This is so cool. I have to say, though, that I'm more interested in their characteristics than the involved nomenclature. Maybe it's just me, but as has been the case with 2003 UB313 and its S/2005 counterpart, I find that more important than the assigned designations.

Diamond
2005-Oct-31, 10:41 PM
For some reason, I was stunned open-mouthed when I read this announcement.

When is Pluto Express due to launch? Why can't they slow the spacecraft down into an orbit instead of a one shot flyby?

Andromeda321
2005-Nov-01, 01:09 AM
Hmm I must've missed it does it say anywhere in there how big they are? I can calculate it but I'm lazy. ;)

imported_alan
2005-Nov-01, 06:00 AM
More information here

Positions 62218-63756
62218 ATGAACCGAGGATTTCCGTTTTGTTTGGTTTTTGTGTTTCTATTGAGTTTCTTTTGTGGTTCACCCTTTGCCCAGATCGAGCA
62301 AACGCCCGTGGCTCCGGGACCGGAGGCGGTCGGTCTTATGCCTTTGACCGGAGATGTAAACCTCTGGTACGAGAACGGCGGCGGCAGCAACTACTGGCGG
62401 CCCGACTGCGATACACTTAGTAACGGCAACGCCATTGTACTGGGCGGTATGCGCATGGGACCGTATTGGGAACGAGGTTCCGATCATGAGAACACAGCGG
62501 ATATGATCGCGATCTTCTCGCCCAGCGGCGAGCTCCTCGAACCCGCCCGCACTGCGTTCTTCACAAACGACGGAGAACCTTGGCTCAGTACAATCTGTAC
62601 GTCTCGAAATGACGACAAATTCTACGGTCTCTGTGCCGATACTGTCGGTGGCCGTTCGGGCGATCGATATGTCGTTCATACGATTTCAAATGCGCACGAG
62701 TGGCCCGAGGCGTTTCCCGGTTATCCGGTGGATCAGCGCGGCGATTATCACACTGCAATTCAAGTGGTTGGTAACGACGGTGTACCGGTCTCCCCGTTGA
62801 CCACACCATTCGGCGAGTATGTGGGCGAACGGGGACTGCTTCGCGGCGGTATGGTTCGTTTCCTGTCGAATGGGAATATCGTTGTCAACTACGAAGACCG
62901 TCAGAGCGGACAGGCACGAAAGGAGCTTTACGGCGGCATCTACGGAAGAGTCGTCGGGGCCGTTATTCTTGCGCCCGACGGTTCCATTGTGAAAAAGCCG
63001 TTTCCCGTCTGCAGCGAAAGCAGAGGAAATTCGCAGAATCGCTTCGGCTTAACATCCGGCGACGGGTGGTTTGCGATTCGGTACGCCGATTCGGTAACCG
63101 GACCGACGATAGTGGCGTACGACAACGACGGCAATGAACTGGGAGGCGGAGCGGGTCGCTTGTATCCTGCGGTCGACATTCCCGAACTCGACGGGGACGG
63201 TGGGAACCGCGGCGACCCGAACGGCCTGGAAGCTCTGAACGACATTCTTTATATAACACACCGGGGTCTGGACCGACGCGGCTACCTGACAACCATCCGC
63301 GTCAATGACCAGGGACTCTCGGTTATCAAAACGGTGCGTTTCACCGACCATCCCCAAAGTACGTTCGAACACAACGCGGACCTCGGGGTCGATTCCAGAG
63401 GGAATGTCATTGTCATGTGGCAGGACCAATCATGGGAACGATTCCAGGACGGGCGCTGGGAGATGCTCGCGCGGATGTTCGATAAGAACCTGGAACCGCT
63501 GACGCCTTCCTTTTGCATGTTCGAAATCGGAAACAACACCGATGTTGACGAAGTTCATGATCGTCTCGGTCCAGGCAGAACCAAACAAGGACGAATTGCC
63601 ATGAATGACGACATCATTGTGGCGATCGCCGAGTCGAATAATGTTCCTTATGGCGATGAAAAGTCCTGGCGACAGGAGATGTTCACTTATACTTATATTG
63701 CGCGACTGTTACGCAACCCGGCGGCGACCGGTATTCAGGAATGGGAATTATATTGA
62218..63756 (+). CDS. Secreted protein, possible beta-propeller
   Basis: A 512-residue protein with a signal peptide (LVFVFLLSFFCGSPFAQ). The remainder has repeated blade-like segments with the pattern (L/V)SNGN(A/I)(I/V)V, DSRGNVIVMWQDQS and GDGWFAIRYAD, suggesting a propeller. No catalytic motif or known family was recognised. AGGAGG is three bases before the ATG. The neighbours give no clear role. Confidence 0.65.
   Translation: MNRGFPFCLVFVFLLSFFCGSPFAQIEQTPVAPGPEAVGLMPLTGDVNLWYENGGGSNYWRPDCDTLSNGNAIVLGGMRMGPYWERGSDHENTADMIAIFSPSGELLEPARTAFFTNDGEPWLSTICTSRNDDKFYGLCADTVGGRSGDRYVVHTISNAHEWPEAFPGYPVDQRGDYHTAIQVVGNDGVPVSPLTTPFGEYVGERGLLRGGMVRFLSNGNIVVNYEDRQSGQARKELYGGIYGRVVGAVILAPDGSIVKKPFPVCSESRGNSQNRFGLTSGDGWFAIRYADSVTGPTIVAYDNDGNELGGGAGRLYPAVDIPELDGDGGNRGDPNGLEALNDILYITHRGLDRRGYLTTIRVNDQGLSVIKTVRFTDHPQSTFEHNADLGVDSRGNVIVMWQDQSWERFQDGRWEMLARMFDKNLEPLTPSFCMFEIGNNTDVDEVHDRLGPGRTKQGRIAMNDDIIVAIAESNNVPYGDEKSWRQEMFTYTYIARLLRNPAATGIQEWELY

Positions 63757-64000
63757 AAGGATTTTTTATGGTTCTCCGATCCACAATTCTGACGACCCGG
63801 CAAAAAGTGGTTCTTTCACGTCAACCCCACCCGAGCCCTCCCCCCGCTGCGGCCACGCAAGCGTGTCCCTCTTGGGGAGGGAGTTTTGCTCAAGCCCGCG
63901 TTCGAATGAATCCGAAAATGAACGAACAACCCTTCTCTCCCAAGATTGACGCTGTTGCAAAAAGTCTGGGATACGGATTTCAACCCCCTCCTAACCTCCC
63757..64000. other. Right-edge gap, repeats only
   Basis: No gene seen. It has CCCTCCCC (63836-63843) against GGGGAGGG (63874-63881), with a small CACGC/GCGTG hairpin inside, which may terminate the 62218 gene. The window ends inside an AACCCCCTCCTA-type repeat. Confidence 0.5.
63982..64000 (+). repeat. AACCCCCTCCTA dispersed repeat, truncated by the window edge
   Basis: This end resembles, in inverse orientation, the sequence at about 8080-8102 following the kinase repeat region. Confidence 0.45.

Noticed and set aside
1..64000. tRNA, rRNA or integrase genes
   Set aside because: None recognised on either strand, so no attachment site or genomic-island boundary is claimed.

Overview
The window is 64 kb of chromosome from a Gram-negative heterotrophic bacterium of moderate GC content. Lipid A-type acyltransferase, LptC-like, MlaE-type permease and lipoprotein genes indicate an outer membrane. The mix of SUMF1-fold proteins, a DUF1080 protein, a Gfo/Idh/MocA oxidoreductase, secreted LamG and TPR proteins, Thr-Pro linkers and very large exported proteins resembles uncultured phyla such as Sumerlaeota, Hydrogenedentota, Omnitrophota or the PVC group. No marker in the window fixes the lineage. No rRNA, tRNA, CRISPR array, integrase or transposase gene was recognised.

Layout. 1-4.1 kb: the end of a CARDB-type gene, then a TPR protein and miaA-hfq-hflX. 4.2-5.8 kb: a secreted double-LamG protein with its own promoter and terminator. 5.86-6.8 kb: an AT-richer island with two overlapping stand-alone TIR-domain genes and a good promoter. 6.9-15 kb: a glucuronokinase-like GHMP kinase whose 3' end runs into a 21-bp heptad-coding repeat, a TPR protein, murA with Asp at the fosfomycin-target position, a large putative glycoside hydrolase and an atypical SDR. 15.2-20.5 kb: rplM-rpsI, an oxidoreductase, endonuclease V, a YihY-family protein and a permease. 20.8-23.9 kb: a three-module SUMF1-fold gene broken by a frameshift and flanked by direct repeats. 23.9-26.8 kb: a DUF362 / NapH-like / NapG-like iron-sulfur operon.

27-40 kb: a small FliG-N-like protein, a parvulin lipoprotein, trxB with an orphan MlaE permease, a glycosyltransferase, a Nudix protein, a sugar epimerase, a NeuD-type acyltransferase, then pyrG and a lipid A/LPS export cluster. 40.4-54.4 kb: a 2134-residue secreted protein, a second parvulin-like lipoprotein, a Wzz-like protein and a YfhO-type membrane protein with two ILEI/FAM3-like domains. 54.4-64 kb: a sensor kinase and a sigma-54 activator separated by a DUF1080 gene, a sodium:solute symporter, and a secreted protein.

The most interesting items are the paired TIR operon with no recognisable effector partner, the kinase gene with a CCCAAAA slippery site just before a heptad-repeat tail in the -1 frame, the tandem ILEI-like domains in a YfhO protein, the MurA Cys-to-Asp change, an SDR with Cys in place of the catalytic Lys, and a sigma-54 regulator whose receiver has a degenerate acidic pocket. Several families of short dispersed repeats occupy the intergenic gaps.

www.boulder.swri.edu/plutonews

draknar
2005-Nov-01, 09:31 AM
Can someone explain why the big deal if pluto is consider a planet?

TwAgIssmuDe
2005-Nov-01, 10:49 AM
Pluto brings us more suprises, I find it very odd that a planet/kuiper belt object, smaller than our moon has three sattelites orbiting it. We just have to wait and see what more is there to find. And see if this find will affect the debate about pluto keeping its planet status.

cran
2005-Nov-01, 10:56 AM
starting to get a little crowded out there ...
onya, Pluto!

Eroica
2005-Nov-01, 02:45 PM
ToSeeked (http://www.bautforum.com/showthread.php?p=590753#post590753)

Eroica
2005-Nov-01, 02:48 PM
Can someone explain why the big deal if pluto is consider a planet?
If Pluto can be a planet, then so can the thousands or tens of thousands of other Kuiper Belt Objects. In the eyes of some people that would devalue planethood. I don't think there's any other reason for the controversy.